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  8. Thanks Liana! Today is much better - no needles yet and I am about to head to NYtimes with my lunch.

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  9. Gizabeth - great & fascinating post, as always. I am amazed, as an ED doc, that you have *any* system worked out -- there is no way that ours would "allow" scheduled outpatient procedures! You must have an amazing administrator/negotiator on your side :).

    I love these windows into everyone else's daily reality. Thank you, all.

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  10. MLR - thanks. The ED is great to work with us, since we lost our outpatient room when my office was needed as part of a lab supply closet with new ED expansion taking over part of the lab. I now inhabit our old needle clinic room. I was frustrated that it was us dropping the ball - one of the old radiology techs who I am good friends with now works in ED and she goes above and beyond to accommodate us. In retrospect, I can see how the miscommunication occurred and the rules got too lax. Monday the ED waiting room was full. Tuesday it was empty. Sometimes it is easier than others to work us in at the last minute.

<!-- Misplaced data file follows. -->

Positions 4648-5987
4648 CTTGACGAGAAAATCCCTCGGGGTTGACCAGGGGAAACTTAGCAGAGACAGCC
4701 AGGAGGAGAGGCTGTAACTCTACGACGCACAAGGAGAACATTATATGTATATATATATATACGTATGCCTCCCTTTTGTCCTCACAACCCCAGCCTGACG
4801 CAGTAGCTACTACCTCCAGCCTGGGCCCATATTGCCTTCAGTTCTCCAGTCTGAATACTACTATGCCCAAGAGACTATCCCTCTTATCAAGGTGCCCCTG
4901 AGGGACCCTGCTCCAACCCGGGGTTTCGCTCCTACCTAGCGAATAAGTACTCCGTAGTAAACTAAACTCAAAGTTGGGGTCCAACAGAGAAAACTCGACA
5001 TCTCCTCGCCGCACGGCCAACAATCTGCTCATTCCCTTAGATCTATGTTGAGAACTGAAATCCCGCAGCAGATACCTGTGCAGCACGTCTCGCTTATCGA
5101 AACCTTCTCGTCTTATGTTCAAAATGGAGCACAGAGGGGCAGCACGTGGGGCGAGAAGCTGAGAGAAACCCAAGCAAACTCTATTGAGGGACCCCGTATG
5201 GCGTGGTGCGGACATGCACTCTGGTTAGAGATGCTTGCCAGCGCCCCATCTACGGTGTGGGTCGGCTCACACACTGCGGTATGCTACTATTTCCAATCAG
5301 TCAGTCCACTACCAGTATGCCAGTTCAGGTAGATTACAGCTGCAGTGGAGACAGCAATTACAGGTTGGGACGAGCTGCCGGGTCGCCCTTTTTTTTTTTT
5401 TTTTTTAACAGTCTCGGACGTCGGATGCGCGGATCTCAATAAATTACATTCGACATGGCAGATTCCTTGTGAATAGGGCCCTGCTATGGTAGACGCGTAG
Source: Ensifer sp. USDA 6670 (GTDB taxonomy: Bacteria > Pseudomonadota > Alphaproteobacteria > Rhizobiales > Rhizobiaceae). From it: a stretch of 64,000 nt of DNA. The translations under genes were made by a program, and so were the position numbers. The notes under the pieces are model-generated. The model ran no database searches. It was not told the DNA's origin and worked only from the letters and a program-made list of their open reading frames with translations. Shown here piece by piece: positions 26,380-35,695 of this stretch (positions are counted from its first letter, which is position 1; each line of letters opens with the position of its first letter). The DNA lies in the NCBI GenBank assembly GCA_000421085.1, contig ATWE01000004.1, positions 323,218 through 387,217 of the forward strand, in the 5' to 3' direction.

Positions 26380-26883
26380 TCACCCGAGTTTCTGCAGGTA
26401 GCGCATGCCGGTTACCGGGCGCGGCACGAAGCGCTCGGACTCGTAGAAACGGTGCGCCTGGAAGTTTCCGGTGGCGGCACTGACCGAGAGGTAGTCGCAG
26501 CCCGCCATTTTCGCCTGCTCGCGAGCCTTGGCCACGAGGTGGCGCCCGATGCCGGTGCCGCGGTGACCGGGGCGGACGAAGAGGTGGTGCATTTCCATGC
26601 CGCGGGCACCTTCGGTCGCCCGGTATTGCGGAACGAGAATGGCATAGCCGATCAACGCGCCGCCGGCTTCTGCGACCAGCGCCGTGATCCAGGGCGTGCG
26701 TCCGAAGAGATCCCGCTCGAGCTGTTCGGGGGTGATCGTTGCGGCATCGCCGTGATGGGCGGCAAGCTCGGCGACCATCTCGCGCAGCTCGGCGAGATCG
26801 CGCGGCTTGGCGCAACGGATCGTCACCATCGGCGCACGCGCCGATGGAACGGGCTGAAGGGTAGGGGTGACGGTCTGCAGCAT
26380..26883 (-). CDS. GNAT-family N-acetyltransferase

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  11. Can I come work in your ED? I'd love to have that kind of relationship with path, ENT, etc! :) Anyhow, glad your week is getting better...

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  12. I believe you can e-mail me from my profile of my other blog, if you are being serious! If you have trouble, just comment your e-mail on my blog somewhere so I get notified and I will be happy to tell you exactly where I am in Arkansas. Don't have control over hiring - but the ED expansion is gorgeous.

    Hope your impending windfall leaves you with much happiness.